Death Has Deep Roots is a one-of-a-kind mystery, or perhaps more accurately, it is a one-of-many-kinds mystery. It is a legal thriller, a murder mystery, and war/espionage thriller. When Major Thoseby is murdered at a hotel where he was to meet Victoria Lamartine who had been seeking his help several times in the past. She is found standing over his body and indicted for murder. Both the prosecution and the defense seek the deep roots of this murder.

The prosecution alleges Thoseby fathered her child who had recently died while she insists that a soldier who came in to support the French Resistance was the father. She was a Resistance fighter herself and was captured by the Gestapo herself. Nap Rumbold heads to France to find evidence on her behalf while his partners and father wage a brilliant legal defense, hoping to keep the case alive so Rumbold had time to find answers. Another is tasked to investigage Wells, to see if they can find answers in England as well.

I loved how well the many investigative and defense narratives were woven together. The story was effective and I was engrossed throughout. I am not sure I would call it “fair” in terms of meeting the Detection Club clues in that we do not get the full story that Rumbold gets from the French detectives, but on the other hand, we have the critical details to make the leap to recognize who must be guilty. I also think Lamartine was a relatively flat character, more a plot device than a person. The people working on her behalf were far more compelling.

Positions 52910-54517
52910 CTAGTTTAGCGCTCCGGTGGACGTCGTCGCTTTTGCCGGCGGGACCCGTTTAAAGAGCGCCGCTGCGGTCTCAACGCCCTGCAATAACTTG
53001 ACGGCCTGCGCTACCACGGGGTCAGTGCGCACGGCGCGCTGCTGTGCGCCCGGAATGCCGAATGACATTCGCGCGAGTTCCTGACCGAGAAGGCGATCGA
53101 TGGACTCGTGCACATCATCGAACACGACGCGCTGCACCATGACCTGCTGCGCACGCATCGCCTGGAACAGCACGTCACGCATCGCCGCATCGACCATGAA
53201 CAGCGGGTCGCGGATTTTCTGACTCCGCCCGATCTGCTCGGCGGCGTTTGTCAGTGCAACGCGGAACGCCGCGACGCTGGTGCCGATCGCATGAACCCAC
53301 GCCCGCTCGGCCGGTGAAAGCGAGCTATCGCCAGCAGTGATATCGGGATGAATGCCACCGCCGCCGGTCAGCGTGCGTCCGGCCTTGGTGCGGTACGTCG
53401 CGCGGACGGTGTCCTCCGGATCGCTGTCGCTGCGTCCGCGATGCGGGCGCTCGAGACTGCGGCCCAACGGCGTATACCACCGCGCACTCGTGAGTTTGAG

I liked Death Has Deep Roots and hope to read more books in this series of books that are not dedicated to one particular hero, but which has a collection of recurring characters who are sometimes in the lead and sometimes purely secondary. If they match this one, it will be a great series of books.

I received an e-galley of Death Has Deep Roots from the publisher through NetGalley.

https://tonstantweaderreviews.wordpress.com/2019/11/19/9781492699538/ ( )
  Tonstant.Weader | Nov 19, 2019 |
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"At the Central Criminal Court, an eager crowd awaits the trial of Victoria Lamartine, an active participant in the Resistance during the war. She is now employed at the Family Hotel in Soho, where Major Eric Thoseby has been found murdered. The cause of death? A stabbing reminiscent of techniques developed by the Maquisards. While the crime is committed in England, its roots are buried in a vividly depicted wartime France. Thoseby is believed to have fathered Lamartine's child, and the prosecution insist that his death is revenge for his abandonment of Lamartine and her arrest by the Gestapo. A last-minute change in Lamartine's defence counsel grants solicitor Nap Rumbold just eight days to prove her innocence, with the highest of stakes should he fail. The proceedings of the courtroom are interspersed with Rumbold's perilous quest for evidence, which is aided by his old wartime comrades."--Provided by publisher.